By allowing ads to appear on this site, you support the local businesses who, in turn, support great local journalism.
Ban on burning could be lifted
Placeholder Image
Forsyth County News

Fall may not pass without the smell of burning leaves this year.

The Georgia Forestry Commission has recommended lifing outdoor burning restrictions on Wednesday.

Forsyth County Fire Capt. Jason Shivers said the local department may issue burn bans on a daily basis, as needed.

Shivers said daily permits are required from the forestry commission for burning small leaf or brush piles that are 6 feet by 6 feet by 2 feet or smaller.

"If we have called a red flag day, they'll know about it and they will not issue a state permit," he said.

A red flag day means weather conditions are not safe for burning.

"It's very possible that (today) might be a no burn day," he said. "If the humidity is less than 25 percent, or winds are gusting for some reason that day, then they'll call a no burn day."

By now, most people in the greater Atlanta area know that they can't burn yard debris in the summer, but many of them mistakenly believe it's because of the drought.

In fact, the restrictions are part of the Georgia Environmental Protection Division's program to improve air quality during the summer ozone season.

The policy started with Atlanta's original 13-county nonattainment area for ozone, which included Forsyth County. That wasn't enough to curb air pollution, so the area was expanded to 45 counties.

Now, several other Georgia cities, including Macon and Columbus, are classified as nonattainment for ozone. So the ban now applies to a total of 54 Georgia counties, and is in effect from May 1 through Sept. 30.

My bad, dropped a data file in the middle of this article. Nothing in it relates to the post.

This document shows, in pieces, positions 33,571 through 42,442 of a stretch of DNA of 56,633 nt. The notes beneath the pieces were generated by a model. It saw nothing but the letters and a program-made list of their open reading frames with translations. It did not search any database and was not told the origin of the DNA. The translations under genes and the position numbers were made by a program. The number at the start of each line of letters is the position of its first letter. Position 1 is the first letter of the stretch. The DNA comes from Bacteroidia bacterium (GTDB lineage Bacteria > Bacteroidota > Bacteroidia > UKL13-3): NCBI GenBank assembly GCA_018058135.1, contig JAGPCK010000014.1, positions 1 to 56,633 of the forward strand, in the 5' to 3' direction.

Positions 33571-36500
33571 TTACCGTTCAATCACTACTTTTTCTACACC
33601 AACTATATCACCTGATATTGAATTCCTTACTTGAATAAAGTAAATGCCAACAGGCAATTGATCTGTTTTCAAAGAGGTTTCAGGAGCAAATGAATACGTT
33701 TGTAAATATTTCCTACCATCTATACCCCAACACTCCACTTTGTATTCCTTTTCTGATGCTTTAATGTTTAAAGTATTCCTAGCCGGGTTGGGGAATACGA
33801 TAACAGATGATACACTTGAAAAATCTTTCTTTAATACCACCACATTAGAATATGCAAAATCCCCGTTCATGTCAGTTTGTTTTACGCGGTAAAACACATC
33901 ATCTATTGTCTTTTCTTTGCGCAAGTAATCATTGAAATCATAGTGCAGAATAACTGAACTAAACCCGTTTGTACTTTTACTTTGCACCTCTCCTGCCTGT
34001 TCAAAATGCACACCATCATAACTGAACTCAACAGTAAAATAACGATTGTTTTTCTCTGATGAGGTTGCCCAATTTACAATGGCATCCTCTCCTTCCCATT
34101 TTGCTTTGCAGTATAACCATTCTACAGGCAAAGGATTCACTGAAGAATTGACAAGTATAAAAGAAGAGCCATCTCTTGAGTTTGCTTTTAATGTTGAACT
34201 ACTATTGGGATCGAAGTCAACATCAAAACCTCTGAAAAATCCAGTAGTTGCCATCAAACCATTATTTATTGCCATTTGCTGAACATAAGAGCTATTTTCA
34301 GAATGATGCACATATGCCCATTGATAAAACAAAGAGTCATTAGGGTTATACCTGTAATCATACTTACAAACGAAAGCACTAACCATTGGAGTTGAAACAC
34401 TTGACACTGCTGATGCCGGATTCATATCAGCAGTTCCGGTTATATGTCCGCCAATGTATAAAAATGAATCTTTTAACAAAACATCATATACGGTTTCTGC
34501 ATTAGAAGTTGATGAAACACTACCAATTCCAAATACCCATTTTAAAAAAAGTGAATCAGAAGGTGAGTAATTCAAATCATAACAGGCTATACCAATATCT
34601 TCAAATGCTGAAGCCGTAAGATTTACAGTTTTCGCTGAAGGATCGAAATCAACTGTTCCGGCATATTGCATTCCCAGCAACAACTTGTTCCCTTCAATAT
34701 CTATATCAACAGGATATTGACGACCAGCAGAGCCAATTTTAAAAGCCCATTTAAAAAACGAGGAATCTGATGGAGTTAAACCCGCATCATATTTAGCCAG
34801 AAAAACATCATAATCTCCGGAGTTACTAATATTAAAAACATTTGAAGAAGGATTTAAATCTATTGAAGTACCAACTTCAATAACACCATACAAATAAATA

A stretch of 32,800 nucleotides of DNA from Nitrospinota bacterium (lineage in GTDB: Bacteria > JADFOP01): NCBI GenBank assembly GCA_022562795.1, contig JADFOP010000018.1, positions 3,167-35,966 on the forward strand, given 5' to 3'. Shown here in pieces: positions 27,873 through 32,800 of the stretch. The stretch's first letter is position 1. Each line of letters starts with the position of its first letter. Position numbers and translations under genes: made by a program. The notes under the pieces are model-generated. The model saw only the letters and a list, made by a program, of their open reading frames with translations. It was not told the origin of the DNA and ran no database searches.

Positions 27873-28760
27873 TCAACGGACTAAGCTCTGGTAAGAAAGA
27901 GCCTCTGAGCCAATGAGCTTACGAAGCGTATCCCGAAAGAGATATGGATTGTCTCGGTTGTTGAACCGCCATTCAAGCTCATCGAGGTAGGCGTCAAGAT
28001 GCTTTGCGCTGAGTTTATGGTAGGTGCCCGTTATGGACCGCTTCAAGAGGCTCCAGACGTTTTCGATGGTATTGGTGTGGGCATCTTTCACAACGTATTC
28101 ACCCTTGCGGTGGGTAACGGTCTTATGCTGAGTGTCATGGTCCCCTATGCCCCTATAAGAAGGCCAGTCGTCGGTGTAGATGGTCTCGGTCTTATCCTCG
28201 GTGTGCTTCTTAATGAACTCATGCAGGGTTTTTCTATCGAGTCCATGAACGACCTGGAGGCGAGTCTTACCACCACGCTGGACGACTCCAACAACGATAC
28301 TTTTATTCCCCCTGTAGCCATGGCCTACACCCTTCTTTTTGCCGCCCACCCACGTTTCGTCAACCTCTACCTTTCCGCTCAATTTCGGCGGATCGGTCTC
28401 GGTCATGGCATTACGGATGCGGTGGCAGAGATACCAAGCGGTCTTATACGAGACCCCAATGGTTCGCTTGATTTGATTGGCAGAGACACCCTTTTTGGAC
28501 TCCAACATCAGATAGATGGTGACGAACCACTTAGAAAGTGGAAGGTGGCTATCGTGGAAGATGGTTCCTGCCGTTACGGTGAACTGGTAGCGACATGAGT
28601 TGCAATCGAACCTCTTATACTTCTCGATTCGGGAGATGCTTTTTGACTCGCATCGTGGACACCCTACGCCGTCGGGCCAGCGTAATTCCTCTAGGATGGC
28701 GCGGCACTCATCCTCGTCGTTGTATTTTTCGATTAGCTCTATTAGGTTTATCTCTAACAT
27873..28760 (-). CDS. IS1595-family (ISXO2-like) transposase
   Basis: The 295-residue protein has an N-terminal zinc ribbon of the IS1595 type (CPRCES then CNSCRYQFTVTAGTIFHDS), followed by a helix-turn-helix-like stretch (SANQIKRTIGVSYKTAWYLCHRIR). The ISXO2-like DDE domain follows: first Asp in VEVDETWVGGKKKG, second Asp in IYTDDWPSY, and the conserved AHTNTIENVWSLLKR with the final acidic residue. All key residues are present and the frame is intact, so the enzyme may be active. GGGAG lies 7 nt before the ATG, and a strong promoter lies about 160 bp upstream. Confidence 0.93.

Susan Zimmer-Dauphinee, manager of the EPD's ambient monitoring program, said she doesn't foresee a statewide ban anytime soon.

"It's kind of a compromise rule, because there is a need to do some burns (such as for agriculture and forestry purposes)," she said. "But the burn ban helps us to demonstrate to the (U.S. Environmental Protection Agency) that we are taking steps to meet air quality requirements."

This was the first year that Atlanta had to adhere to a stricter ozone standard. Officials thought this would result in more "ozone exceedance" days, but that didn't happen.

"We've had 26 days so far this year that exceeded the (new) standard of 76 parts per billion," Zimmer-Dauphinee said. "Under the old standard of 85 parts per billion last year, we had 27 violations."

Several factors may have contributed to the relatively low number of exceedances this year, despite the tighter standard.

This summer was cooler than usual, which reduces the likelihood of ozone formation. Also, there may have been less pollution from cars, because high gas prices kept some people off the roads.

"After the ozone season ends, we'll start to do a lot of statistical analysis and look at the meteorological conditions," Zimmer-Dauphinee said. "It takes about a year to complete the study."

But in Atlanta's outlying counties, no one cares much about that. They're just happy they can get rid of their yard waste without having to haul it to an inert landfill.

Still, Shivers encouraged other methods for getting rid of debris.

"Composting is a great way to discard, especially smaller debris, grass and leaves, small limbs and twigs, it's a great alternative," he said.

"That's the best option for homeowners, especially if you have a way to shred it and grind it...we prefer composting or using it to fill in areas in your landscaping."

Larger burns, such as those for clearing land or right-of-way construction, are handled through the fire department and the permits are valid for 30 days.

Such fires also require an air curtain destructor, a machine used for clearing natural debris, Shivers said.

Authorities caution people who obtain permits to be aware of all the rules. Fires must be attended at all times, and must be extinguished at night or when wind velocity is too high.

And the only materials that may be burned are leaves, twigs and grass.

Contractors can burn trees that have been cut down during construction, but only if they get a land-clearing permit.

It is illegal to burn any form of garbage or construction debris, such as drywall and roofing shingles, anywhere in Georgia.